Amateur star James McGivern set for professional debut in Wakefield show

James McGivern was a bronze medal winner at the 2018 Commonwealth Games in Australia
Andy Watters

ANYONE who has seen James McGivern action will know his pedigree. A well-schooled, tall southpaw with good movement and smart shot-selection he can box and fight and was a medallist at the last Commonwealth Games.

So it was a surprise to learn that he'd given up boxing until he was enticed back into the sport a year ago and were it not for the right words at the right time from one of his coaches, McGivern could have been working on a building site this week. Win, lose or draw he'll be back working as a plumber next Monday anyway but he wants his future to be in boxing and this week he's “living the dream” in a Covid-19 bubble at a Wakefield hotel looking forward to making his professional debut tomorrow night.

Had it not been for the coronavirus pandemic, McGivern would have had three fights under his belt by now. He's had to bide his time but says he's “just glad to be finally getting out”.

In complete contrast, his opponent, Jamie Quinn, is a grizzled veteran in his 112th fight. The English journeyman has lost 102 of those but he beat the last debutant he fought, so 22-year-old Belfast prospect McGivern won't get away with taking liberties.

“He's a tough 'oul customer,” said McGivern.

“It's a baptism of fire. People will look at his record and say he's not great but he's only been stopped three times and he's never been knocked out. He's as tough as they come so I won't be taking it easy.

“He's probably looking at me thinking: ‘This kid's coming in off an amateur background, he's going to suit me' and he's probably licking his lips. I'll need to put on the best performance I can and I'm fully prepared for a six-round battle.”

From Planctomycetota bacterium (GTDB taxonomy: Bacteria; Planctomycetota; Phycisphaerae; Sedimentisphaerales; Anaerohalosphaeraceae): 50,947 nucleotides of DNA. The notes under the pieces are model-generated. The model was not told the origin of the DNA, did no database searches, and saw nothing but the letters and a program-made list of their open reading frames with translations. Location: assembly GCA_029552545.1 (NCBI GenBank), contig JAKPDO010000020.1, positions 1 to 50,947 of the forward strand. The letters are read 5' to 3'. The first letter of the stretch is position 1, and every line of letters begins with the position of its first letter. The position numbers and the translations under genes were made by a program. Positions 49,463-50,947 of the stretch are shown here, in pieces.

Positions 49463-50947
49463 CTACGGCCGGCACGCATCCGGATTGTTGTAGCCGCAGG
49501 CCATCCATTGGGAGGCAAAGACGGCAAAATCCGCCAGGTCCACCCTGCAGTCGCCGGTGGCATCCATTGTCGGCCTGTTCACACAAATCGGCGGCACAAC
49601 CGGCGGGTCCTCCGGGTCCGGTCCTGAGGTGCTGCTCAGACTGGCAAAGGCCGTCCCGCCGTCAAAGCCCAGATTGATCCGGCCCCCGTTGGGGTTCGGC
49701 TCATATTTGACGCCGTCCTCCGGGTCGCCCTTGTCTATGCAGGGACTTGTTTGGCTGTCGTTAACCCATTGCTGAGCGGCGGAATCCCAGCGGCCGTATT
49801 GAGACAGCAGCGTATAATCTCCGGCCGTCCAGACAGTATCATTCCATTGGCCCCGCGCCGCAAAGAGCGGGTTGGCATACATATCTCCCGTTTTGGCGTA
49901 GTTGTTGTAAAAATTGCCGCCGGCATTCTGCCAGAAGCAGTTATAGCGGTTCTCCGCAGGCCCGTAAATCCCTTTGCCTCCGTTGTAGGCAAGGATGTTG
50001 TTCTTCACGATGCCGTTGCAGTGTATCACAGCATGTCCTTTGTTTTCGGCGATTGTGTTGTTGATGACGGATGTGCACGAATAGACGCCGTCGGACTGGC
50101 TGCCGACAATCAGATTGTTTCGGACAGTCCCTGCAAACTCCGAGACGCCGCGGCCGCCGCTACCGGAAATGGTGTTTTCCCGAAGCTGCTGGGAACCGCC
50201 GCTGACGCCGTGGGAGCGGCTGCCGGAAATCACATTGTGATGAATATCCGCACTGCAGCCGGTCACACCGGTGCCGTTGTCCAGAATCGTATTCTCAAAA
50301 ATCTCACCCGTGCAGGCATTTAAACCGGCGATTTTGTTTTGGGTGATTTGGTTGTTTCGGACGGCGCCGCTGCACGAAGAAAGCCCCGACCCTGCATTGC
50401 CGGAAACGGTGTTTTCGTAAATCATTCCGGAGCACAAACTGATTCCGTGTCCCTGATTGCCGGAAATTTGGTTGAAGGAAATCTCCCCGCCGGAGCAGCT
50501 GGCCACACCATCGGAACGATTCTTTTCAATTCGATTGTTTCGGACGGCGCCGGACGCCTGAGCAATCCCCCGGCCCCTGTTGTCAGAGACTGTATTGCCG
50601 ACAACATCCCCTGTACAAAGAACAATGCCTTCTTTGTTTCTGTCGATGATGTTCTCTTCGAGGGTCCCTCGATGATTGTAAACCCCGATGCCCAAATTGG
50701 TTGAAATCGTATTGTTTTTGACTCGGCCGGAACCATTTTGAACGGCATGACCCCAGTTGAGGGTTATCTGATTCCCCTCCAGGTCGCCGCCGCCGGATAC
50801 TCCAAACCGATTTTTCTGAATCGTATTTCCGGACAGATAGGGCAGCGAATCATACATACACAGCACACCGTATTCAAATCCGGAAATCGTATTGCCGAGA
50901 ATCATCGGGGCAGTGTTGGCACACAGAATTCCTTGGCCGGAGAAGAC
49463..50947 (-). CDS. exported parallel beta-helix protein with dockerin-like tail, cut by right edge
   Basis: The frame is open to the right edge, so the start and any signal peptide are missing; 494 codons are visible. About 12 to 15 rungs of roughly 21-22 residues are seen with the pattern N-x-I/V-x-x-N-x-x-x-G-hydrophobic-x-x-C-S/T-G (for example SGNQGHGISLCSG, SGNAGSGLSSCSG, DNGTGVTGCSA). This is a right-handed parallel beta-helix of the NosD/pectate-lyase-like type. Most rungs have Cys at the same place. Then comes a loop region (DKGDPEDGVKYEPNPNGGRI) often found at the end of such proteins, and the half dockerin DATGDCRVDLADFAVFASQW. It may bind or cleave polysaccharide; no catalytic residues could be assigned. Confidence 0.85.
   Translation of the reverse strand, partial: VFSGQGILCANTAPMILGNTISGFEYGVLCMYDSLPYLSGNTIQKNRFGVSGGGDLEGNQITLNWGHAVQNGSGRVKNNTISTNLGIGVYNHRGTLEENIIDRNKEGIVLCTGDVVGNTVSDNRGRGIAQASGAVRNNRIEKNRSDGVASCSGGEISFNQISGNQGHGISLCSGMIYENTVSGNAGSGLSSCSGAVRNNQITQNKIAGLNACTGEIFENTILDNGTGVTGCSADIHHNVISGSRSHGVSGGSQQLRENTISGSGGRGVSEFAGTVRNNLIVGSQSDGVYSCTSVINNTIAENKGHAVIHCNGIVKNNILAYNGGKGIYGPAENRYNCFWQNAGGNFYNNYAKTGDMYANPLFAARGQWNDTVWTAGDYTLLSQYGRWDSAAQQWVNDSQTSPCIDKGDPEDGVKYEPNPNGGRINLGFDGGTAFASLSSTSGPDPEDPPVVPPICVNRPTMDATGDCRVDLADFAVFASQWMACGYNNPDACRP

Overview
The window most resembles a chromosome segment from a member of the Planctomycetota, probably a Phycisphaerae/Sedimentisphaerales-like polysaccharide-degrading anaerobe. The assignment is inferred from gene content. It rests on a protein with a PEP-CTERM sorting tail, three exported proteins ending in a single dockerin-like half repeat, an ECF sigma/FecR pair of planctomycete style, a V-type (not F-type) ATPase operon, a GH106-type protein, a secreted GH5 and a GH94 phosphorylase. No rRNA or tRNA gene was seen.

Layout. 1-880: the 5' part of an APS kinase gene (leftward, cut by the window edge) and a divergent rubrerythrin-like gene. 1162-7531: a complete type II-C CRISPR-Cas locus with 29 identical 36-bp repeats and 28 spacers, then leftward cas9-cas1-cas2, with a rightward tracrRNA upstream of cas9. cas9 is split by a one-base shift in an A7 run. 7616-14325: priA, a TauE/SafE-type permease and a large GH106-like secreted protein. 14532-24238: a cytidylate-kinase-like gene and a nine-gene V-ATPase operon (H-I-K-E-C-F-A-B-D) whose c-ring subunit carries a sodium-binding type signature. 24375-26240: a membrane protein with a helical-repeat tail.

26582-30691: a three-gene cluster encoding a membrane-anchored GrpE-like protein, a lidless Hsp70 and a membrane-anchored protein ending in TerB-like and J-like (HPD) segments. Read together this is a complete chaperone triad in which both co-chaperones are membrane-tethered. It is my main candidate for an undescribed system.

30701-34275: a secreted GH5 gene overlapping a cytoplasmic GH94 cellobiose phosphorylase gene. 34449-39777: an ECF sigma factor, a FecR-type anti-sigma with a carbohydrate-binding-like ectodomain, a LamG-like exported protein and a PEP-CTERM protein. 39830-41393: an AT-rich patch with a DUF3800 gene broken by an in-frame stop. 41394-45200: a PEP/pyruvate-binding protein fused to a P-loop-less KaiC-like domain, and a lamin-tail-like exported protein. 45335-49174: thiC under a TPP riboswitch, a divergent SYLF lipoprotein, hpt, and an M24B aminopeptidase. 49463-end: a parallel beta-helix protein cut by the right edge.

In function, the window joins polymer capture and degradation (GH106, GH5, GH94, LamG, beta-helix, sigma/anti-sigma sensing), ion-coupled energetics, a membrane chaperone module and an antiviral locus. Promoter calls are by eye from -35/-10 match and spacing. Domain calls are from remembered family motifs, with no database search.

Since winning gold at the Commonwealth Youth Games and silver at the European Youth Championships in 2015, McGivern has been earmarked as one to watch. He agrees that there is a “level of expectation” on his shoulders but begins his pro career with the right attitude – he's intending to enjoy it.

“I'm just excited” he says.

“This is all very new territory and I'm just taking it as it comes and looking forward to getting back to what I do. I'm glad to get back into a ring and get fighting again.

“There probably is a level of expectation on me I suppose but I'm here to do what I do best and enjoy it.

“A guy asked me the other day ‘what's your goal for your career?' and to be honest it's just to enjoy it. I'm not even looking about world titles or whatever, I know there is a long road ahead of me and I just want to enjoy it.”

Since he's coached by his dad Jim and had his brother to train with, McGivern was more fortunate than most boxers during the lockdown and he has come through it in good shape. His focus and condition now is a stark contrast to where he was 12 months ago.

“A year ago I was done with boxing,” he said.

“It took Danny (Boyle, coach) to stoke the fire and I thought: ‘Why not? I'll give it a go' and thank God I did because where I am now to where I was then is chalk and cheese. I'm happy, I've fallen back in love with boxing again and I'm buzzing to be here for this fight.

“It's not glitz and glamour. I work for my cousin who's a plumber and I still have to work during the week. My day calls me a novice pro and that's exactly what I am – I won't be coming out of this fight and buying a Rolex and a Bentley, I'll be home on Thursday and back to work on Monday.

“Ideally boxing will be my job and I'll be able to make a living out of it but my focus is Wednesday. I want to get this fight out of the way, take it step-by-step and see where I get to.”

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